Jeffrey Zeldman posted an interesting reader letter, called Letter of the Month.
The author wrote Jeffrey to explain that his Designing With Web Standards book had changed his entire career.
I remember what I now refer to as a pivotal moment in my web career. I was sitting in bed reading your book. I knew nothing really about CSS (other than for setting fonts/colours and I couldn’t see what was wrong with the old way of doing things). However as I read, it was like a slow realisation. I remember vividly turning to my wife and saying “This book is amazing. I am going to have to relearn everything I know about building websites”. I didn’t know whether to laugh or cry. On one hand the enormity of what you were suggesting was overwhelming but on the other hand it was just the injection I needed in my own career.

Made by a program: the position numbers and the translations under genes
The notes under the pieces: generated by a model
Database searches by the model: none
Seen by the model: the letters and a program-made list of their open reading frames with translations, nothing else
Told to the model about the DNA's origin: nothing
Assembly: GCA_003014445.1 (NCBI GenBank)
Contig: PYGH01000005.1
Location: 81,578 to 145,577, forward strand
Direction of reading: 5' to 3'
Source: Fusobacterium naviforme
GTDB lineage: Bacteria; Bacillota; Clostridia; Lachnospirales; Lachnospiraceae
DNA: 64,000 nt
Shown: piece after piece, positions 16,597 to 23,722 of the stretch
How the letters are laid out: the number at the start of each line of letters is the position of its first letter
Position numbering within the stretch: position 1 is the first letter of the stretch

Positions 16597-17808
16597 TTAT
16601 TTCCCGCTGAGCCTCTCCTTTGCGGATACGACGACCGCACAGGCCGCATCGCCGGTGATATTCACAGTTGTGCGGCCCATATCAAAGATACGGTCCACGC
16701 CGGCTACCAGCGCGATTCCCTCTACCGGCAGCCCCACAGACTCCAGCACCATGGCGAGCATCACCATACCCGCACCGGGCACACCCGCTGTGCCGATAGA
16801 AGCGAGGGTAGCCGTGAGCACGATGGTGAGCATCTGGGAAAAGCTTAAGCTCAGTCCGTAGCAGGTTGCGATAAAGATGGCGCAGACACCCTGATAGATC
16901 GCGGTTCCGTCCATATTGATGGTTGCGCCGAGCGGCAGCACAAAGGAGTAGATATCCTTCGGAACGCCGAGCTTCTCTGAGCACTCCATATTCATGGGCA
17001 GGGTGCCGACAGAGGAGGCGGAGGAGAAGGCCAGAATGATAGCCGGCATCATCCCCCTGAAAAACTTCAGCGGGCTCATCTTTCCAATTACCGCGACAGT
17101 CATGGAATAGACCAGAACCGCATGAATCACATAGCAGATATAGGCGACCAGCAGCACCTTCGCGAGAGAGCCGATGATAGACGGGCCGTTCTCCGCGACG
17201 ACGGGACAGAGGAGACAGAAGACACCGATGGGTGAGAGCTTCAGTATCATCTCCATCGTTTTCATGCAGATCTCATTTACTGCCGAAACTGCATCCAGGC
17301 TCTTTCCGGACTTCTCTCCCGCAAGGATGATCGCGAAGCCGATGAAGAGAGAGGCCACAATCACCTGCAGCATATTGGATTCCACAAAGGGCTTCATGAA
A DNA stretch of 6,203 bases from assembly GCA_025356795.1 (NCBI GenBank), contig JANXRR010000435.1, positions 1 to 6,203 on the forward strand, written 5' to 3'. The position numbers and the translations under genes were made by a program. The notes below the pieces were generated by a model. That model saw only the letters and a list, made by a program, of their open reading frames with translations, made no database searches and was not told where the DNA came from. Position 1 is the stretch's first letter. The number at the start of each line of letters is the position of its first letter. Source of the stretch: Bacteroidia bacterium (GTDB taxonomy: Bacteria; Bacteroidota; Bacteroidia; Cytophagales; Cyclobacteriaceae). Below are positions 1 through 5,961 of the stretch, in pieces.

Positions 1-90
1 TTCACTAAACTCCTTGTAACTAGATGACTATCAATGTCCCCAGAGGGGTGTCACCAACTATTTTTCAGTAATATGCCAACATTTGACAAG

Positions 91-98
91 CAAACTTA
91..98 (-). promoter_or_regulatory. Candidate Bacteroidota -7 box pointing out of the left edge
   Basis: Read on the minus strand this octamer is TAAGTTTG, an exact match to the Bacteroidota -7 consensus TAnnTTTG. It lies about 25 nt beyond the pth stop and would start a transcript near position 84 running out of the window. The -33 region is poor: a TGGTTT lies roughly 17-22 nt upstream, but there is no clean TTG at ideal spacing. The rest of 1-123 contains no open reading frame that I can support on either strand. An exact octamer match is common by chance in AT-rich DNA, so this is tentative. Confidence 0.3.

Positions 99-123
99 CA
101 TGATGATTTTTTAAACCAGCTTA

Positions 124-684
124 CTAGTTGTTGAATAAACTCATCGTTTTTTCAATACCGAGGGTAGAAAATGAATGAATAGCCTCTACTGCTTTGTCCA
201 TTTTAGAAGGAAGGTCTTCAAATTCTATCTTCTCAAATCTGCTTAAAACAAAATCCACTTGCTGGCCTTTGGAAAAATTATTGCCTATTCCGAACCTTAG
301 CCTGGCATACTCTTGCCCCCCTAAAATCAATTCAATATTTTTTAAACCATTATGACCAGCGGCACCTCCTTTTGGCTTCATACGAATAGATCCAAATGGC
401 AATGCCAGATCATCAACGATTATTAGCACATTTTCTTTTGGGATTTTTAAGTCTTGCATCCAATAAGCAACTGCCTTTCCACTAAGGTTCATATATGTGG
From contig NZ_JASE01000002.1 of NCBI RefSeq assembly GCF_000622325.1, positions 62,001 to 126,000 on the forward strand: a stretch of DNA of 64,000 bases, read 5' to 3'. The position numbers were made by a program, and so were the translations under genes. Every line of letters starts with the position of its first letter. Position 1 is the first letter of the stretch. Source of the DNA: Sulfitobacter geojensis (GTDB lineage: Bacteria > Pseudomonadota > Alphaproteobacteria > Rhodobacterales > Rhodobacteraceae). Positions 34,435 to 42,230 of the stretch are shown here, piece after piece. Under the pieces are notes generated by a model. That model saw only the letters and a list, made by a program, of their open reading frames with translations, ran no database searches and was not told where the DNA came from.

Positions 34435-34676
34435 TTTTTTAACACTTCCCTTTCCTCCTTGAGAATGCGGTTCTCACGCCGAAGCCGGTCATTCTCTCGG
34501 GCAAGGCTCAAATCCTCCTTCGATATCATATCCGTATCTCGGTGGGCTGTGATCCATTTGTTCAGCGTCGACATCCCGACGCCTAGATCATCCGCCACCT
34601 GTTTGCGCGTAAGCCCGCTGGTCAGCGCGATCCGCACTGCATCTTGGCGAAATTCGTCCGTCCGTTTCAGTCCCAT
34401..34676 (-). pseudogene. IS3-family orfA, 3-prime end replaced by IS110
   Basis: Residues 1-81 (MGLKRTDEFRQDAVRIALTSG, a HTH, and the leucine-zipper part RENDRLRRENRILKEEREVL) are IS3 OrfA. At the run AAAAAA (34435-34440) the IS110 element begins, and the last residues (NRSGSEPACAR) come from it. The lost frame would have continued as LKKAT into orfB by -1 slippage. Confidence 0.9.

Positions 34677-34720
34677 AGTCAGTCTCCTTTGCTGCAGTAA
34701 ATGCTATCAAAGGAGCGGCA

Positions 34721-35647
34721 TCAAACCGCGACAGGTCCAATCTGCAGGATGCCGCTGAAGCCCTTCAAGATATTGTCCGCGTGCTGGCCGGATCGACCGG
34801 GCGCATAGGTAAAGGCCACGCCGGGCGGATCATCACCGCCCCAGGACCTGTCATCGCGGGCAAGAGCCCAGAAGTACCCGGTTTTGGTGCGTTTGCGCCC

I reached the end of the book and made a decision. I was going to move the whole of Headscape across to standards based design. Not only that was I was going to do it as soon as possible. By 2005 we had made the transition and have never looked back.
The author was Paul Boag, whose Boagworld podcasts I’ve enjoyed. As the author was revealed it felt like reading some of Brando’s fan mail — signed by a young Al Pacino.
It reminded me that I had the opposite reaction with Jeffrey.
When I’ve talked to people recently about working on several projects with Jeffrey when Happy Cog was a one-man shop, I’ve said something like “I was a designer and Zeldman was a designer. But he had a book, so I did the server-side work.” That’s an oversimplification of course. Front-end web design work in the days of Netscape 4 and the Great Browser Wars was a nightmare. Working in SQL stored procedures and ASP and VB Script was harder than HTML in many ways, but 100 times easier than dealing with browser compatibility. All the code I wrote was guaranteed to run the same way over and over, regardless of the visiting browser.
So thanks in part to working with Jeffrey, I quit doing web design and never looked back.